One of the scariest and funniest moments we have had during our global travels, is what our family now refers to as “The Disaster in the Grand Bazaar.”
Disaster in the Grand Bazaar!
When we were in Istanbul our family visited one of the city’s great sites: the Grand Bazaar with our 4 year old, 2 year old, and baby. Was this an easy thing to do? Not particularly. In fact, just taking all three boys grocery shopping at our local shop can be a mess, so why would the oldest shopping mall in the world be any different?
Before we arrived at the Grand Bazaar, I went into world-school teacher mode with the family – reading about the history of the bazaar and what goods we might see there. We talked about what we might like to buy, how much we might spend, and what negotiating tactics to use.
We also had been warned of pickpockets and tried to secure wallets and phones deep within the black hole of the diaper bag or inside zippered pockets.
Everything started off fine. We were in our usual shit-show formation: two single strollers and one child with death grip hand-hold. Team Jo Jacks – let’s roll!
Inside the bazaar is a fascinating and exotic labyrinth. The bazaar is covered overhead and full of small stalls – so it feels somewhat like a street souq and not much like a modern shopping mall at all, but is comfortable and musty with the smell of incense. Some of the goods are unique and interesting, others look like cheap trinkets made in China.
Off of the main alley, the stroller was a pain to take over steps and through narrow entrances and crowded paths. But, we were managing alright. I bought a lovely wooden backgammon game set, some dishes, and colorful lamps. Our favorite shops were the ones with rugs and Turkish towels.
Wow – high five family! We really nailed this trip. No meltdowns, no accidents, no problems. Go us!
And as we turn to exit out the main doorway, my 4 year old son slips on the marble slab stairs and busts his chin open. Suddenly blood is spurting out everywhere – all over him and his clothes and on the goods belonging to some poor merchant who unluckily had the store right next door.
In my panicked stupidity, I abandon my stroller with our diaper bag full of important items like wallets and cameras, not to mention my 2 year old!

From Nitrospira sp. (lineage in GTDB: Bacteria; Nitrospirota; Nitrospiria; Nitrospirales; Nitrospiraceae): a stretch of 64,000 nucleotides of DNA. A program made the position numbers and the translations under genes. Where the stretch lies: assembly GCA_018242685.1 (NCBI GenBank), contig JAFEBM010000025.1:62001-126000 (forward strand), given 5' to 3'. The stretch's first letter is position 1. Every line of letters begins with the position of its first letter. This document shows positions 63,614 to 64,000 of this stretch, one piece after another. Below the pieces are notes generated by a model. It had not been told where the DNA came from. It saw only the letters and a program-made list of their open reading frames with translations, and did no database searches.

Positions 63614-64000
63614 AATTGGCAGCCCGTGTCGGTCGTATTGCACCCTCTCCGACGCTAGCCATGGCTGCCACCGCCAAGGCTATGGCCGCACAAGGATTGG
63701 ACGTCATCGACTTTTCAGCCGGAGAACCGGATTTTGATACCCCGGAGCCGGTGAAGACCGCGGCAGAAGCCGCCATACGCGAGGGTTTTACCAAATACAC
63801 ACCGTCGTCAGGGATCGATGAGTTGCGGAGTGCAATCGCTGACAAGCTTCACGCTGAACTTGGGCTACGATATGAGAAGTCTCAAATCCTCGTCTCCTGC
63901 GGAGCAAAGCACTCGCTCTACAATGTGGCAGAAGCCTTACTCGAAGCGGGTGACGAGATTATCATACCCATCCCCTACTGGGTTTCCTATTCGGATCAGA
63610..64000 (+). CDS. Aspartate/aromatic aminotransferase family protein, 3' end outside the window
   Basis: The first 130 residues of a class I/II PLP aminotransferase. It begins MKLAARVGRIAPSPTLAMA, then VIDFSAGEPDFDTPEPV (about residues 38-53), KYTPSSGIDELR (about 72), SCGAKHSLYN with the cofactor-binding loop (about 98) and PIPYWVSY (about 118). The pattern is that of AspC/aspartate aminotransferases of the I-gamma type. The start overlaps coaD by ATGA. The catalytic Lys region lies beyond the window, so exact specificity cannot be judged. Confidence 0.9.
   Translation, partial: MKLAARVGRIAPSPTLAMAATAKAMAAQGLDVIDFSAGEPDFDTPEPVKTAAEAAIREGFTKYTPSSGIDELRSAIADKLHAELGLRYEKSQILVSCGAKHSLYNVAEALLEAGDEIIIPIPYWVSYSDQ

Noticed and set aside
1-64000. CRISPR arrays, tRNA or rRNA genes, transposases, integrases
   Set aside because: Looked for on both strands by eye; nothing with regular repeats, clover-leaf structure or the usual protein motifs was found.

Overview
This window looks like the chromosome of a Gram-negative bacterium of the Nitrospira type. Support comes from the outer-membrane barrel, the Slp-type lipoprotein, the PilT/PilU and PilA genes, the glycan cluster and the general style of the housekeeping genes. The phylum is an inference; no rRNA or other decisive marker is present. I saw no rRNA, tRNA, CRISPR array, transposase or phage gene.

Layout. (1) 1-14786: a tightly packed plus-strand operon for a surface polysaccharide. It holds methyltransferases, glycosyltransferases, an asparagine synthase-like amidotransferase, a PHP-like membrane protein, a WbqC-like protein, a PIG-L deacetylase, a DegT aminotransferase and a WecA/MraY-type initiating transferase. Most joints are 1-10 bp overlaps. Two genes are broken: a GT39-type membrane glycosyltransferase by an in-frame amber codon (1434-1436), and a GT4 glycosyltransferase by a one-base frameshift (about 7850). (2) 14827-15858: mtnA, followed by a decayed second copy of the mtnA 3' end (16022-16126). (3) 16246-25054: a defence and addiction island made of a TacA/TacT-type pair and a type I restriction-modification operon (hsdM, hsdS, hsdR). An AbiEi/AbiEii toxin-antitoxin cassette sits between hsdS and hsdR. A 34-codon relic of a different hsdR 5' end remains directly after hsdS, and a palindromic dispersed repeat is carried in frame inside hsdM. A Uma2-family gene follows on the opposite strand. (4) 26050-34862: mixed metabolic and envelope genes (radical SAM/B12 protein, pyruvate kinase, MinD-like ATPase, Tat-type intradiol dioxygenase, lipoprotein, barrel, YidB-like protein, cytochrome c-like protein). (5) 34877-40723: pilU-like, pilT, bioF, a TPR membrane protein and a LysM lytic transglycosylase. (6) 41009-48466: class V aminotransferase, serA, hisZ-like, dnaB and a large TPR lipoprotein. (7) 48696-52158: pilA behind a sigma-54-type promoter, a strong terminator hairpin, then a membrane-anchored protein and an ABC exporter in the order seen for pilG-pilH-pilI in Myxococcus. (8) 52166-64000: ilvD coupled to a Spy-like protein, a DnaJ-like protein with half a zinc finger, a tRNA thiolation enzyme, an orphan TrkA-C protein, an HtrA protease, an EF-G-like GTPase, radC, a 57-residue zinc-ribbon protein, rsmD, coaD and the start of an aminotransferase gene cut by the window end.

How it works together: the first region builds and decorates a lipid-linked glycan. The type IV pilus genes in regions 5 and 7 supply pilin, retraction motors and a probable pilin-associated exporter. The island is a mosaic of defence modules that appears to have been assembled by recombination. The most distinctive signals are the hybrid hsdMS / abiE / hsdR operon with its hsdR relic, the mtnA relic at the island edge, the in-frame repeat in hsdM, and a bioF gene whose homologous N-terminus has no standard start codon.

My husband and I rush to our son to help him and our whole family is quickly engulfed by what felt like a swarm of 50 people. 50 very nice strangers wanting to help by pressing all kinds of tissues and water bottles into our hands. And pulling our middle son and stroller aside into a shop.
After we got the bleeding under control, we then panicked that perhaps we had been robbed and were furiously patting down our pockets, while simultaneously not wanting to offend any of the helpers, so smiling and nodding and thanking them and apologizing profusely.
Ahhhhm – where is our son? And stroller? And diaper bag? Oh no worries they are over there in a rug shop, my son being fed Turkish delights.
Thank you to the Turkish people for your kindness and honesty. We were prime targets at that moment for pickpockets, purse-snatchers, or kidnappers. And what we found instead is how kind strangers can be. And in case you are wondering, my son is fine – the cut healed without stitches and the scar lives on in family legend of our trip to the Grand Bazaar.
Could There Be A Worse Disaster in the Grand Bazaar? Always…
Now, my husband’s boss, who we’ll just call Mr. A, lives with his family of five, including three young children, in Turkey. We had a good laugh with him about our “Disaster in the Grand Bazaar” later that night. He assured us not to worry because his family has had a worse disaster in the Grand Bazaar.
Mr. A and his family went into the Grand Bazaar to do some serious rug shopping. They had seen a guide by Bazaar Velvet on how to choose the right rug so they were confident going into it that they knew what we were looking for going into the shop. They were seated in one of the gorgeous rug shops tucked into a back alley. The shop owners sit you down, offer up countless cups of tea and juices. It is a wonderful experience.
Mr. A is a hard negotiator and the family was there for at least an hour while rug after rug was thrown down, measured, touched and considered. The family had narrowed down their choices to two beautiful rugs from the Turkmanistan region that they envisioned for their living room.
As the shop-owner and Mr. A went back and forth on prices, Mr. A’s 2 year old son abruptly stood up, announced he needed a bathroom, and then proceeded to pee all over the fine rugs. He looked at his father apologetically, shrugged his shoulders and declared “I can’t stop it,” as the stream of urine flowed over the final two rug selections.
The shop owner, with a completely straight face, looked at Mr. A and said, “So, You’ll be taking both rugs at my original quoted prices, correct?”
And this is how Mr. A came to have two, nearly identical, Turkish rugs. And they look gorgeous in his home, after some dry-cleaning.
Moral of the story: potty training can be expensive.